Boston has some incredible landmarks, historical sites and museums. When asking for local’s top recommendations of places to visit, the Isabella Stewart Gardner Museum was usually among the top 10. Interestingly enough, I’ve found close friends have recommended this quirky collection over the massive collection of the Museum of Fine Arts (which I’ve also heard great things about).
The museum was developed by Isabella Stewart Gardner, who according to the museum’s history, became a private collector of art and antiques after receiving a large inheritance from her family at an early age. She and her husband were a part of the socialite society of Boston, and Gardner built the museum in the Fenway area before it became a relative hot spot in the city. The building’s rooms are all laid out exactly to Mrs. Gardner’s specifications and when she passed away, she stipulated that the collections must be maintained as they were originally presented. This presents a very interesting quality to each room, as they seem to be very eclectic groupings of paintings and other antiques.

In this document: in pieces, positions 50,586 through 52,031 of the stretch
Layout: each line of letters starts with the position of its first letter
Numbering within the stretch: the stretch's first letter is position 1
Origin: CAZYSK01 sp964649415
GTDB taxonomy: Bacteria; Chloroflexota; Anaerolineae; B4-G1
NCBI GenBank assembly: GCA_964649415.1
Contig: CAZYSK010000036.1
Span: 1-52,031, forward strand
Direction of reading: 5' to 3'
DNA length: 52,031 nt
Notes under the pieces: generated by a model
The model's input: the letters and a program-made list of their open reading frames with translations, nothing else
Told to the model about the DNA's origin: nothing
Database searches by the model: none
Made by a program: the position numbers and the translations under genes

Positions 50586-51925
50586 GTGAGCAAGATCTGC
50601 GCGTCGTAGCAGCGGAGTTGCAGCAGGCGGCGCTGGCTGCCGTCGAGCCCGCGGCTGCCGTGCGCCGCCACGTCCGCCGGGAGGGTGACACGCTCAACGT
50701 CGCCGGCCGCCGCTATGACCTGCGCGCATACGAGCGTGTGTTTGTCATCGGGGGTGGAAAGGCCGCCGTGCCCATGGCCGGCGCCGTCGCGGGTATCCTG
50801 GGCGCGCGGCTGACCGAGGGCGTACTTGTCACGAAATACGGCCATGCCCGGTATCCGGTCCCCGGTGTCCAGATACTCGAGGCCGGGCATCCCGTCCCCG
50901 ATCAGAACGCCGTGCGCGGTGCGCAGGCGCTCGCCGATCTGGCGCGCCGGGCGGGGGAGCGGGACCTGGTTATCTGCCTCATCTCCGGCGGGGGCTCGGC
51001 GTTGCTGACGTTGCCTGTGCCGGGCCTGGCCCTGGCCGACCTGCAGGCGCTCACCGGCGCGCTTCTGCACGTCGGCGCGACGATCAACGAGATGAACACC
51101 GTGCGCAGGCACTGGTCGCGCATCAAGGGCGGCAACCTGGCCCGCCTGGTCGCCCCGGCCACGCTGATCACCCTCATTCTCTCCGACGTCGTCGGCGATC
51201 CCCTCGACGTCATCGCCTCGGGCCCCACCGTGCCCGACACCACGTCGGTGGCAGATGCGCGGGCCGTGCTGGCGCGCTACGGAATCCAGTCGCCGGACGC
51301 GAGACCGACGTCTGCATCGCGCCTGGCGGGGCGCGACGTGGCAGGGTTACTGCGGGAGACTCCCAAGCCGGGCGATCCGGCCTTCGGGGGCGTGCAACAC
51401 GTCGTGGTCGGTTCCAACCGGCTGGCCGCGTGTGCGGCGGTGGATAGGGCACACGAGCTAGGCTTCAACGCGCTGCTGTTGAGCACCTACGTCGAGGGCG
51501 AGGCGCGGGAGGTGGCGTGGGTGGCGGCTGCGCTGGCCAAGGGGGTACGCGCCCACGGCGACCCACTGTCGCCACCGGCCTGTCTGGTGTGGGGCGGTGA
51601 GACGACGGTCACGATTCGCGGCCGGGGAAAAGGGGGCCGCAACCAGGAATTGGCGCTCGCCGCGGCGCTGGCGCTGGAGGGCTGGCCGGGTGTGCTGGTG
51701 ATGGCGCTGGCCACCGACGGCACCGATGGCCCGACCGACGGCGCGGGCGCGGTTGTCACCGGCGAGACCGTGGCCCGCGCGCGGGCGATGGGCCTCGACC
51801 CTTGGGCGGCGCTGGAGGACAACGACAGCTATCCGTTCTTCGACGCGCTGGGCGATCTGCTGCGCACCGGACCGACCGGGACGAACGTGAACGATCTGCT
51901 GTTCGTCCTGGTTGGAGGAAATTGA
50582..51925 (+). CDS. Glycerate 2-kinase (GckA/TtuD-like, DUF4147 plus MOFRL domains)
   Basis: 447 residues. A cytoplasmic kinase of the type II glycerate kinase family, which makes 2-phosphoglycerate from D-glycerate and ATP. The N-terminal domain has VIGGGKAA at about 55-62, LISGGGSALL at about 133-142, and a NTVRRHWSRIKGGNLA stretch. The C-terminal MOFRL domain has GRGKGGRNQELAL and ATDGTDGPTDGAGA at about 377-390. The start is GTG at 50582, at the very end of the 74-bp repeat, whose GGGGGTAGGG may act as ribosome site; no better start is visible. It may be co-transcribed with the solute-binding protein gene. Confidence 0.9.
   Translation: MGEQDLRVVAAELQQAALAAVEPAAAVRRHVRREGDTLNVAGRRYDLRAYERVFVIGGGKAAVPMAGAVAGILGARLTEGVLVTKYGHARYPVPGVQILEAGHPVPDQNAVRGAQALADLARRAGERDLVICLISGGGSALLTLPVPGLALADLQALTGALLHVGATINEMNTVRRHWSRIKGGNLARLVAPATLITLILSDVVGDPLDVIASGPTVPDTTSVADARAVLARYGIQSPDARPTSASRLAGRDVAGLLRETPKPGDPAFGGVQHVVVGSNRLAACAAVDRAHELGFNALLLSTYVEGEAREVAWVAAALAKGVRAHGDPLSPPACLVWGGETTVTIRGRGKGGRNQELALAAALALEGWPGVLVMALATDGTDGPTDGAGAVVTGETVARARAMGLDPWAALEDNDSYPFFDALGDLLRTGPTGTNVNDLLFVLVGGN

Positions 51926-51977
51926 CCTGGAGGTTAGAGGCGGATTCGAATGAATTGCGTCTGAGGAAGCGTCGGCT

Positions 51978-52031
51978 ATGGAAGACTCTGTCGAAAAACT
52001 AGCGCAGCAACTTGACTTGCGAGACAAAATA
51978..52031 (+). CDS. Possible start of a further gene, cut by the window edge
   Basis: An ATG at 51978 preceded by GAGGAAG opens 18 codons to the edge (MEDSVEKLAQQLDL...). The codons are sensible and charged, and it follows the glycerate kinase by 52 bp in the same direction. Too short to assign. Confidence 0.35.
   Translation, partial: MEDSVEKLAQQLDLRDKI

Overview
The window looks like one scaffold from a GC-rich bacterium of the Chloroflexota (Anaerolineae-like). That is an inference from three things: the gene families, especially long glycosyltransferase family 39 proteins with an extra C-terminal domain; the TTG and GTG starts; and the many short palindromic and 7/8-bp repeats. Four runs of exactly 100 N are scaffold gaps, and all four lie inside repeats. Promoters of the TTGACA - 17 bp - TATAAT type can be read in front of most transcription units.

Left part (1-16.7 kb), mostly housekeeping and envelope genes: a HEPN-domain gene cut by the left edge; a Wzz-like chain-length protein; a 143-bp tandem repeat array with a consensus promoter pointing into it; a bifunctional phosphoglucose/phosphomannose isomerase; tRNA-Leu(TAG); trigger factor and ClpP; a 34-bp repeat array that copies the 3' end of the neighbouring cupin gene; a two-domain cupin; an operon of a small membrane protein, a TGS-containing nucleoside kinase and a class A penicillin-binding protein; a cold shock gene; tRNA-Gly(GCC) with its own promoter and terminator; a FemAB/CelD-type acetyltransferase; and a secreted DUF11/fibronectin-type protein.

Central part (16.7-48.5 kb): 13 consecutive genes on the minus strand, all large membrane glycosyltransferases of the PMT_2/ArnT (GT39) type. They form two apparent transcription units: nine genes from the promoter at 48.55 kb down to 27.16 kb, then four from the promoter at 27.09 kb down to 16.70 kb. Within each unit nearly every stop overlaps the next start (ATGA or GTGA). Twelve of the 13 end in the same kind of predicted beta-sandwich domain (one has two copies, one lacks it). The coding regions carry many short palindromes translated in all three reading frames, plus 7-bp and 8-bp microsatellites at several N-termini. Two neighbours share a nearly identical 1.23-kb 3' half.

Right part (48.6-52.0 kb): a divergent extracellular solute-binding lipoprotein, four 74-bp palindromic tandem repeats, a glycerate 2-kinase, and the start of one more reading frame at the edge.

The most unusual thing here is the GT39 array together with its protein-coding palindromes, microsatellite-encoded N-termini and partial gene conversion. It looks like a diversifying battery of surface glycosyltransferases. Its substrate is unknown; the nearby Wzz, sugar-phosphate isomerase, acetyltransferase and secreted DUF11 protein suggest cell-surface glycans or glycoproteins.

Some of the most impressive areas of the museum included the indoor courtyard, which you can see from every level of the building and was designed after buildings in Italy, and the Titian room, which is a collection of religious-themed paintings including an incredibly breathtaking piece by Titian.
Personally, I love visiting art museums, so walking around and viewing all of the pieces was moving and inspiring. This is definitely not an activity I would recommend for 1) children (unless they attend a special education event), 2) anyone clumsy or 3) people who don’t like art. Each room of the building contains tight corridors and pieces that might sit on the floor that cannot be touched. This does, however, seem like a great activity for a romantic date, group or individual visit, or a bad weather day. If you want a preview of what the museum has to offer, check out their comprehensive website where you’ll find pictures of some of the larger pieces in the rooms.
Another fascinating piece of the museum’s history is the art heist of 1990. Some of the biggest pieces of the museum’s collection were stolen in one of the largest art thefts in history – and the museum leaves the frames where these pieces were once housed empty, in the hopes that they are some day returned.
I would definitely recommend visiting the ISGM, but would recommend scheduling a return trip after 2012 when the expansion project is completed. A few of the rooms were under renovation when I personally visited but I’m excited to see these on my next trip!